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Should morality be taught by the state or left solely to the discretion of the family? The arguments on both sides are quite strong. Early in America’s educational system (1849), the Massachusetts state legislature mandated they “would have its teachers inculcate the principles of sound morality in all of these three ways; namely, by general instruction, on occasion of particular offenses, and by example”(MTA, p. 254). In other words, good moral behavior that is presumably taught at home is reinforced at school. Some in favor of teaching ethics in school believe that children must learn from an early age a “code of honor” for becoming a member of society. The school sometimes fills a niche where the family falls short. Children that grow up in abusive homes have no other venue for learning how to treat others since there is no suitable model from which to learn. These children need counseling more than moralizing, and there are several good reasons why morality should not be taught in school.
First, there can be terrible clashes between parents and teachers on numerous issues. For example, a parent believes that lying is wrong, no matter what the circumstances are. A teacher might say that it is okay to lie to protect someone else or avoid torture and execution. When Little Johnny comes home and tells his parents that his teacher told him that it is okay to lie in certain situations, there will be a great deal of acrimony between parents and teachers leading to domestic disputes about which type of morality is best for the child. The situation can even have legal ramifications if the teacher is religious and is sharing some of the articles of her faith with the students. In the Cynical Society, Goldfarb comments on the dilemma of teaching ethics in school, “In the educational sphere in a pluralistic society, morality’s role in education is bound to be controversial. The assertion that there is a relationship between specific morality and educational performance is just one of the beliefs that make up the controversy”(Goldfarb, p. 125).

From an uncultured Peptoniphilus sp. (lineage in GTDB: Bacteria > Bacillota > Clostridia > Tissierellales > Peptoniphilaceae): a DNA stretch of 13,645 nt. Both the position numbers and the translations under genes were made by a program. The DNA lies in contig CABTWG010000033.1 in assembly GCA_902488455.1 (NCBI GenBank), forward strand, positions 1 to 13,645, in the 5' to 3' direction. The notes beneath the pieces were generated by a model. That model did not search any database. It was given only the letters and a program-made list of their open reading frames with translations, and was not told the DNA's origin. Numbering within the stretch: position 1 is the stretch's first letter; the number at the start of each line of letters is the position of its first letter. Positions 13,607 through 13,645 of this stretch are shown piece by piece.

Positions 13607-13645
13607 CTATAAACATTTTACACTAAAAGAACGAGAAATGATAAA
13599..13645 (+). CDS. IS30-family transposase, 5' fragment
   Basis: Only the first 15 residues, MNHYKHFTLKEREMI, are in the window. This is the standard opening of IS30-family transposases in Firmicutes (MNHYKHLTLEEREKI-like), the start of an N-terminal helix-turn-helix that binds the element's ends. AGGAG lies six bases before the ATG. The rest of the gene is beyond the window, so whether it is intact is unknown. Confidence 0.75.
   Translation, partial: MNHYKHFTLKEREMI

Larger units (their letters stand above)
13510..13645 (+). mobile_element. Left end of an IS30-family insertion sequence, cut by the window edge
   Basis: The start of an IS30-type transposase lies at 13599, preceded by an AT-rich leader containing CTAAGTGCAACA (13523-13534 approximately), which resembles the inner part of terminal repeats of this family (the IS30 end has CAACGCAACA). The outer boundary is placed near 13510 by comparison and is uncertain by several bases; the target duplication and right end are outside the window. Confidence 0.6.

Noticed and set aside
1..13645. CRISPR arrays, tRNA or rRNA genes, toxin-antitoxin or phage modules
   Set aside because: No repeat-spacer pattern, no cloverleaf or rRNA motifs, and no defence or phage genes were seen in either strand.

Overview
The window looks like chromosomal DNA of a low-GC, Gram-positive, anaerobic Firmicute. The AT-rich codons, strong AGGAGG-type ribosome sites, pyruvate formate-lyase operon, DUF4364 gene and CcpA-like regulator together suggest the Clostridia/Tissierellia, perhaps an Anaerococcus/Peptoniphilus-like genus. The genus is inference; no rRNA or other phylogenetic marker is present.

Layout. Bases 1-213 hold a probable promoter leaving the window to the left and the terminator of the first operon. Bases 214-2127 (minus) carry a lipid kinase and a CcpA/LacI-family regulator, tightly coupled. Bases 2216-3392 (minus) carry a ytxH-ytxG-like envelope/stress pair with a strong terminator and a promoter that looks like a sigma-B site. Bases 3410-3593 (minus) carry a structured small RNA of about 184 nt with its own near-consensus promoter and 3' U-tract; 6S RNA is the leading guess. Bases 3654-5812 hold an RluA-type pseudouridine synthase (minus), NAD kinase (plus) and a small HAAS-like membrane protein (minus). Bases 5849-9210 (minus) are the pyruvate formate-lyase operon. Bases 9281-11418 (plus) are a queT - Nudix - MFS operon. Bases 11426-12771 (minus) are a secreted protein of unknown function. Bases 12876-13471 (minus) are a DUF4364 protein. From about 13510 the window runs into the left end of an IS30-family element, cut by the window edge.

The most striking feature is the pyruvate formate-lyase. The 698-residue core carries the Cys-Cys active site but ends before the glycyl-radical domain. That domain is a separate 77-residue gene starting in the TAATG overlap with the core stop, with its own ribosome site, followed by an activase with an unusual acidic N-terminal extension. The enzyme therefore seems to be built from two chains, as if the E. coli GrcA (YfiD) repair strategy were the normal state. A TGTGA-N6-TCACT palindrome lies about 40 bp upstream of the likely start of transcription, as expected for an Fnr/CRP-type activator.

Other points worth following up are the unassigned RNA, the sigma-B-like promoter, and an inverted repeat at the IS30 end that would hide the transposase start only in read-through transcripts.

Because the United States is a pluralistic society, the dissemination of Judeo-Christian values might clash with the ethics of students whose families follow a different worldview such as Buddhism or New Age philosophy. Instead, teachers should simply focus on the subject matter that is being taught, with moral considerations secondary. People tend to rebel when they are told over and over not to do something. Morality can best be taught within the context of class discussions. For example, in literature, people can discuss the morality of various and sundry characters and why their actions are justified if they can be. Also, in an analysis of history, one can show students the dominant philosophy governing different nations. This study will show that there is no such thing as a universal set of ethics—cultural, social, and political forces shape how people behave in their daily lives, which is why the teaching of ethics must be left to the private sphere.
Goldfarb, J. (1991). The Cynical Society: the culture of politics and the politics of culture in American Life. Chicago, IL: University of Chicago Press
Massachusetts Teachers Association. (1849). The Massachusetts Teacher. Massachusetts Teachers Association